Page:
Science for the Next Generation
by William Banko, Marshall L. Grant, Michael E. Jabot, Alan J. McCormack, Thomas O'Brien

Price at time of review: $34.95
290 pp.
NSTA Press
Arlington, VA
2013
ISBN: 9781936959266


Grade Level: K-5


Reviewed by David Tumbarello
Project Manger in the Department of Family Medicine


In the subtitle to the Introduction, former U.S. Secretary of Energy Steven Chu sums up the thesis of this book: “Turning Today’s Children into Tomorrow’s Leaders.” At its most fundamental level, science instruction should prepare students to use structured inquiry outside of the traditional educational setting. As this book asserts, with our educational system moving beyond No Child Left Behind, past diverse state standards, and into the Next Generation Science Standards (see http://www.nextgenscience.org/next-generation-science-standards), educators and students throughout the country will benefit from a progression of coherent science standards that are based on depth instead of breadth.

With an emphasis on Science and Engineering, this book not only describes K–5 lessons based on NGSS, but explores how learning occurs and why student scientists will benefit from an emphasis on engagement rather than memorization. But the book is more than a collection of lessons. This is a primer on the phenomenon of science instruction: addressing how classroom science instructors can apply best practices while demonstrating examples of effective teaching. Contributors include U.S. Secretary of Education, Arne Duncan, Nobel Prize Winner and Secretary of Education, Steven Chu, former NSTA Present and science teaching expert, Alan McCormack, and over 20 leaders who have been instrumental in creating and implementing science curriculum.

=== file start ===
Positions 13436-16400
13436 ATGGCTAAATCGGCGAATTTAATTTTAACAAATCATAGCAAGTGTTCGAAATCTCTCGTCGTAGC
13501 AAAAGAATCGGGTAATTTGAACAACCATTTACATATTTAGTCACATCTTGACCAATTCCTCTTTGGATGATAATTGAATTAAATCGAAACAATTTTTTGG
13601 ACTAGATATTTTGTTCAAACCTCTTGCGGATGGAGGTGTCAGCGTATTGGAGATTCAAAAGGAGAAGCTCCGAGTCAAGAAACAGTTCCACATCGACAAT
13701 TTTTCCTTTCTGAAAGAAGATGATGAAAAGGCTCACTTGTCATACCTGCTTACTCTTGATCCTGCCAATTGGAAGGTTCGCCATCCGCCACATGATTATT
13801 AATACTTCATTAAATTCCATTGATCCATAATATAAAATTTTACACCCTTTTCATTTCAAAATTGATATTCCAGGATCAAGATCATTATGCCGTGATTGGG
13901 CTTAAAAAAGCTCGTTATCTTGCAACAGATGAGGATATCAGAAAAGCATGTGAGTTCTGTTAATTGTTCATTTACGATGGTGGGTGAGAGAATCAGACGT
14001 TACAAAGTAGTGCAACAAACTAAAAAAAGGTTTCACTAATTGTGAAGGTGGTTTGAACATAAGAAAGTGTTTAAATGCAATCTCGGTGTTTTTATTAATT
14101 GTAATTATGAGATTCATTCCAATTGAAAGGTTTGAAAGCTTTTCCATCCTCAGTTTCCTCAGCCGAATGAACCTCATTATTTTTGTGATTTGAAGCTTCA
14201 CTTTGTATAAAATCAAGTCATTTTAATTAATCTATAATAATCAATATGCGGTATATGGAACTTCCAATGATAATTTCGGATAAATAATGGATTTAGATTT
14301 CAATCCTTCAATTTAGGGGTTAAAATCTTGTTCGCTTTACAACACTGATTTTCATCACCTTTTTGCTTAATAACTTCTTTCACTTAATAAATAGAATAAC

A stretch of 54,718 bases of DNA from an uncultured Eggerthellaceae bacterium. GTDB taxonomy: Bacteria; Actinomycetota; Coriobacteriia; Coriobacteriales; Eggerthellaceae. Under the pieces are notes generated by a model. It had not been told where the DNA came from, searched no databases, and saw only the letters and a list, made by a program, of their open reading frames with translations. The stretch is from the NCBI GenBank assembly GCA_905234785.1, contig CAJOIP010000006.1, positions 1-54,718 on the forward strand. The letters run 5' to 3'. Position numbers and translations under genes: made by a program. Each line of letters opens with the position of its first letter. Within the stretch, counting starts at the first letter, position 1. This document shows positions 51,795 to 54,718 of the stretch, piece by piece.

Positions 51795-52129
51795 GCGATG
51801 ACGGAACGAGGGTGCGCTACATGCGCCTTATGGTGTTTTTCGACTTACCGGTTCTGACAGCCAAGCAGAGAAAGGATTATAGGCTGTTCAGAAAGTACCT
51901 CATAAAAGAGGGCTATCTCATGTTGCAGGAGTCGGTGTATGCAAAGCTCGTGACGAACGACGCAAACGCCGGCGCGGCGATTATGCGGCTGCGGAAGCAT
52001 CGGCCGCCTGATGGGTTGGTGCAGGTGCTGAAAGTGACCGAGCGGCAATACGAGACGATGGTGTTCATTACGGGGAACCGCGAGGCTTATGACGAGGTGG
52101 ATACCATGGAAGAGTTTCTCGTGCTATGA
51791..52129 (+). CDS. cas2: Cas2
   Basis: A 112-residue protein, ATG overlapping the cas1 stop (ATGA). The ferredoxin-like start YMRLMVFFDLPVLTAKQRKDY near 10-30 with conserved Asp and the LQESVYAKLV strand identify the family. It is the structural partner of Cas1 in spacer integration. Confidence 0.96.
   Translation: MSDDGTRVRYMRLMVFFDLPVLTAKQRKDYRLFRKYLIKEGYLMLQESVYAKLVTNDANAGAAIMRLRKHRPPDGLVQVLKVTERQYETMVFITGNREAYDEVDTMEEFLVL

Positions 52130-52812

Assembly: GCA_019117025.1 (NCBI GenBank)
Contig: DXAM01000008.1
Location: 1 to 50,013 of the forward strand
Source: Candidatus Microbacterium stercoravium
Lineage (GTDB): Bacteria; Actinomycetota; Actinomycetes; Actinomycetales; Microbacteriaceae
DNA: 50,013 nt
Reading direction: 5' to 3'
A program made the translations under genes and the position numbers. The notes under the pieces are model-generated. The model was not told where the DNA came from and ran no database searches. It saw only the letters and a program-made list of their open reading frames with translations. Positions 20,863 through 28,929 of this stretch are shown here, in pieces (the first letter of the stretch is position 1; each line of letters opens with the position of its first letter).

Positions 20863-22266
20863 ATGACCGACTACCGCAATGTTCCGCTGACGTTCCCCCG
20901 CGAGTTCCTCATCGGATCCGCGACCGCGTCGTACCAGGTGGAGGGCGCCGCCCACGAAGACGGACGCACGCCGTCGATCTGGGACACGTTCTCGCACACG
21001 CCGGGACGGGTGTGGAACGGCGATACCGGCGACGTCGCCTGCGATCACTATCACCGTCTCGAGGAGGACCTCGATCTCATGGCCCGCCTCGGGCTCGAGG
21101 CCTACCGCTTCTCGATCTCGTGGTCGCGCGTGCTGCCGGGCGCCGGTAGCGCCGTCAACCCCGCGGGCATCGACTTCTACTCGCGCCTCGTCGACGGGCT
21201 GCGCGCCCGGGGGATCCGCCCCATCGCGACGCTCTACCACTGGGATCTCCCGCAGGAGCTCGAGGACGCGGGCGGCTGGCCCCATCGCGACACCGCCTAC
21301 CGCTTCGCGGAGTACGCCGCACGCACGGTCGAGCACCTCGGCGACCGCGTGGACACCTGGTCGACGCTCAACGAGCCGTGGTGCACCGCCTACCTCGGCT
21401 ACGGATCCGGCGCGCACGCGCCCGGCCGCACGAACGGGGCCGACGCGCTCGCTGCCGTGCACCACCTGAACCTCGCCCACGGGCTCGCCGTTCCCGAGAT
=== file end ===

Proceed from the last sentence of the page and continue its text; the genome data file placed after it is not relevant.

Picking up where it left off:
Seven sample lessons in the areas of physical, life, and Earth and space sciences, serve as a teaching template of the five–day, 5E format: Engage, Explore, Explain, Elaborate, and Evaluate. Teachers will learn ways to help students make connections, investigate phenomenon, describe observations and inferences, prepare and present models, and compare how conclusions measure up to benchmarks in the Standards. The goal of the 5E framework is not to teach students facts and not to measure success by laboratory or engineering perfection. The goal is to empower budding scientists and allow them to explore the world, ask meaningful questions about natural phenomenon, and choose the best science and engineering practices to understand and explain their experience. This guide provides an argument and a framework for teaching the Next Generation Science Standards and is a necessary resource for any K–5 teacher or administrator who is responsible for bringing the Next Generation Science Standards into the classroom.


Review posted on 7/16/2013


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